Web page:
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Reclaiming Your Family Trips from Technology

Last Updated: May 2, 2022

Chris McKenna
Chris McKenna

Chris McKenna is a guy with never-ending energy when it comes to fighting for the safety and protection of children. He is the founder of Protect Young Eyes, a leading digital safety organization. Chris practices his internet safety tips on his four amazing children and is regularly featured on news, radio, podcasts, and most recently on Capitol Hill for his research. His 2019 US Senate Judiciary Committee testimony was the catalyst for draft legislation that could radically change online child protection laws. With expertise in social media usage, parental controls, and pornography use in young people, Chris is highly sought after as a speaker at schools and churches. Since 2016, Chris has worked with Covenant Eyes creating educational resources to help individuals and families overcome porn. Other loves include running, spreadsheets, and candy.

Updated May 2022

I’m the oldest of seven children, which means that I don’t have a childhood memory that doesn’t include a van. I wasn’t even three years old and we were already a family of five, which meant that going anywhere was a feat in managing chaos and not losing any humans. But, starting when I was in third grade, and almost every year until well into high school, my parents planned some kind of family trip over spring break.

In hindsight, we probably couldn’t afford it, but they saved and made sure we had an amazing time. Decades later, I have significant memories about those trips–the random places we stopped, the piles of hamburgers, fries, and Filet-o-Fish sandwiches we consumed at McDonalds along the way (it was always lent–only fish!), adjoining hotel rooms because we always needed two rooms, being the first one to find the coveted Alaska license plate. Oh, and going to the bathroom alongside the highway “when we just couldn’t hold it any more” in an era when rest areas were few.

I enjoyed typing that last paragraph as memories flooded my mind.

Technology Is Changing the Family Trip

Due to my upbringing, we’ve now made it our own annual tradition to visit my aunt in Florida with our four kids. Up and down I-75, Michigan families who make this trek have added another element to the list of car time essentials–a heathy dose of screen time. DVD players, gaming devices, tablets, Wi-Fi in the car, and a data plan when all else fails. Since our van doesn’t have any of those fancy digital amenities, we bring a laptop to play DVD movies (we’re so old-school). As the primary driver, I’ll often listen to podcasts with one earbud in and the other ear attentive to whatever is going on with the rest of the van.

For a two-day trip to Florida, we’ve determined that some technology is acceptable.

But, what about a 45-minute trip to Grandma’s house after church? Or a 30-minute trip to the doctor’s office?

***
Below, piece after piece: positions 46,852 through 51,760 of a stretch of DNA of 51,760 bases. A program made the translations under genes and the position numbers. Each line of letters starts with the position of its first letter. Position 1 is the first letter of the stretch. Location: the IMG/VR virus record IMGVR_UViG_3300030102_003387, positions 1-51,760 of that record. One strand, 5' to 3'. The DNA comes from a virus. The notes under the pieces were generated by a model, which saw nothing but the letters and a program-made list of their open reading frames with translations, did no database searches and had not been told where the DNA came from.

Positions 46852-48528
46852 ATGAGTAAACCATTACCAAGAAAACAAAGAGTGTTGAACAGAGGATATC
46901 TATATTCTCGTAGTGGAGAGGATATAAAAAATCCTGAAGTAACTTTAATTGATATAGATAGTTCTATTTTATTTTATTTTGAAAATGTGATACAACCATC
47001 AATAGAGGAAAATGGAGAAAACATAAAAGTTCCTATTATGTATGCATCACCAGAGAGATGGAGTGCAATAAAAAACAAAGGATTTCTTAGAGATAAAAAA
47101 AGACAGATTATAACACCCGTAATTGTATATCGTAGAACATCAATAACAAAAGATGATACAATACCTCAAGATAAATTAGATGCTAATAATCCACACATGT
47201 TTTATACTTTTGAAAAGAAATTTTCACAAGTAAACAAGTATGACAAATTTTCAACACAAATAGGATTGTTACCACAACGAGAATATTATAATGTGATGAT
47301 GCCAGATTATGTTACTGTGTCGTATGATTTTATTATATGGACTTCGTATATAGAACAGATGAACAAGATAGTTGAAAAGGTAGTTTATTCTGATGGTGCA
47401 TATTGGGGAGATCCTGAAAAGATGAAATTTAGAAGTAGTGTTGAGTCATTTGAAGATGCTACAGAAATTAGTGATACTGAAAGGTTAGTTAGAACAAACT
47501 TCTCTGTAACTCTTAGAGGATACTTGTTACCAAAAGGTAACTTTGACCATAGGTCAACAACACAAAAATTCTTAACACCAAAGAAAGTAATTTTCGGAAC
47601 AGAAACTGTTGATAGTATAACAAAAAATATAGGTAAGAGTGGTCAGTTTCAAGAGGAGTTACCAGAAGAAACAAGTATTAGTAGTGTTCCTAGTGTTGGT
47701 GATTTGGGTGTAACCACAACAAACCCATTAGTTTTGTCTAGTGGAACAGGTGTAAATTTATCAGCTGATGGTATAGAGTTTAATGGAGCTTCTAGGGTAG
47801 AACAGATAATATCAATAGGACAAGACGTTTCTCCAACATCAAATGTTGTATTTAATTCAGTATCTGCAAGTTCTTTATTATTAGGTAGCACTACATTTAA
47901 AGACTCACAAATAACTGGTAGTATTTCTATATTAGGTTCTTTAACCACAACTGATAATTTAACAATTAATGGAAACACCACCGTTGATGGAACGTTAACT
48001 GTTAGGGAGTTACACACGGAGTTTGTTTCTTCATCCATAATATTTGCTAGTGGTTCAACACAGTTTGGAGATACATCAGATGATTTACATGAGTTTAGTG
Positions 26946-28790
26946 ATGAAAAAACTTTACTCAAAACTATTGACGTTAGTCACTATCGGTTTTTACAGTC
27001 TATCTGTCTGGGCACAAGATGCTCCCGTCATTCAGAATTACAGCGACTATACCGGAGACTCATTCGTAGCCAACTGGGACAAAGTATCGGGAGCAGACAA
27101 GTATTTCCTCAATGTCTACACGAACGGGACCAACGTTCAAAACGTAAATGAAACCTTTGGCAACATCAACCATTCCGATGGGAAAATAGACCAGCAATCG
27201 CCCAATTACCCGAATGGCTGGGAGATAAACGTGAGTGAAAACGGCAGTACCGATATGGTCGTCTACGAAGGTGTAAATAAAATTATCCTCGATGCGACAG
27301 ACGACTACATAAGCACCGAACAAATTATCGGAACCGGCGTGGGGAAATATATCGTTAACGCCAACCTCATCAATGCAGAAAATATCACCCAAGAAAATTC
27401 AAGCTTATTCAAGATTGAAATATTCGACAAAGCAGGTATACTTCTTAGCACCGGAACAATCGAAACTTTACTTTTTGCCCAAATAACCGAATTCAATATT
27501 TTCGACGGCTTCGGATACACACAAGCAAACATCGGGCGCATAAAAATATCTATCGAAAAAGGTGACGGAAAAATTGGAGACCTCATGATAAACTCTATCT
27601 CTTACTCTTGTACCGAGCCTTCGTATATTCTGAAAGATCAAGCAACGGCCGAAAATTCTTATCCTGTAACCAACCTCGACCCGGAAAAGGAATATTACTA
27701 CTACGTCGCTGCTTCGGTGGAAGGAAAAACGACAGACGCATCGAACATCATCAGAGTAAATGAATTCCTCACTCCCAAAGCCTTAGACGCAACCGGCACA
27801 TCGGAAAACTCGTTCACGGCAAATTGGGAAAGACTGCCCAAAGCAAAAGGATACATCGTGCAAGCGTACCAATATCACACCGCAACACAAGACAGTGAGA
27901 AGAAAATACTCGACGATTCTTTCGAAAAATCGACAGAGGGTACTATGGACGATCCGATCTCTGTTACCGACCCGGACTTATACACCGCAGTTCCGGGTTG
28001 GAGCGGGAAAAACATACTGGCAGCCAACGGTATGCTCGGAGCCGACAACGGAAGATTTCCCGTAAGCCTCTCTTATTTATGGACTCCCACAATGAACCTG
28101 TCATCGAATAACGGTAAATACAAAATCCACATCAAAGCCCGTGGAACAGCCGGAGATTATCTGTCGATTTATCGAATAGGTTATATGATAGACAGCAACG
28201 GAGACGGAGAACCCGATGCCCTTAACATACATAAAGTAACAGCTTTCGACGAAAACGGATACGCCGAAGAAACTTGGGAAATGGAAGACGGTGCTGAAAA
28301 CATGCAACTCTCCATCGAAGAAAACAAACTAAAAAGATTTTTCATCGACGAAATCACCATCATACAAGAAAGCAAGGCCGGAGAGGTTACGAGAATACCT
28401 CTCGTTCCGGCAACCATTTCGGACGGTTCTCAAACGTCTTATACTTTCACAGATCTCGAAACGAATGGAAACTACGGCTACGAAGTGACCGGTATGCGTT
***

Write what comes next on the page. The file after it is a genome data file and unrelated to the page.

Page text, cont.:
It’s for these situations that we’ve come up with a rule to help us keep tech in it’s place. I want to share it now as a low-tech summertime tip that might work for your family.

Under an hour–turn off the power.

In other words, for any trip 60 minutes or less, there are zero screens. We had to draw clear lines as to not allow technology to invade what can be some very entertaining moments with everyone in the family strapped into a seat and forced to interact with the other humans in their space. This also applies to me and Andrea, giving us the opportunity to chat.

Let Kids Be Bored Again

Often, the biggest hinderances to implementing rules like this are the parents. This means parents might need to find other activities for kids to do. Check out books (reading books on a screen is a violation of the policy, if you’re wondering!). Bring a box, five dice, and paper for Yahtzee.

Or, let them be bored! Seriously. And, model this for them! Stare out the window, ponder your day, assess what went well yesterday, make plans for tomorrow, and dream about the days to come. Oh, and talk to your spouse.

I wrote a blog post at Protect Young Eyes about screen time, and said this:

Let them be bored. Read that last sentence again. Riding in the car without a screen is good. Staring at the power wires and pondering where the wires go or came from is like mental fitness. Counting the cows in the field and then wishing that your parents would buy you a farm animal named Curtis is great mental exercise. Let them be bored. Teach them to be still. Teach them to imagine.

It’s in those quiet, seemingly boring moments that real imagination and creativity are allowed to take root. According to Dr. Kardaras, “There is nothing healthier for a child than to learn how to use their own interior resources to work through the challenges of being bored. This then acts as the fertile ground for developing an active imagination…” [Glow Kids, page 127]

Is Your Family Ready for a Digital Detox?

Don’t let summertime turn into screen time. Covenant Eyes has developed a 7-day Digital Detox made for families just like yours. It’s packed with practical steps parents can take to reclaim life from the screens that so easily consume precious minutes on sunny days.


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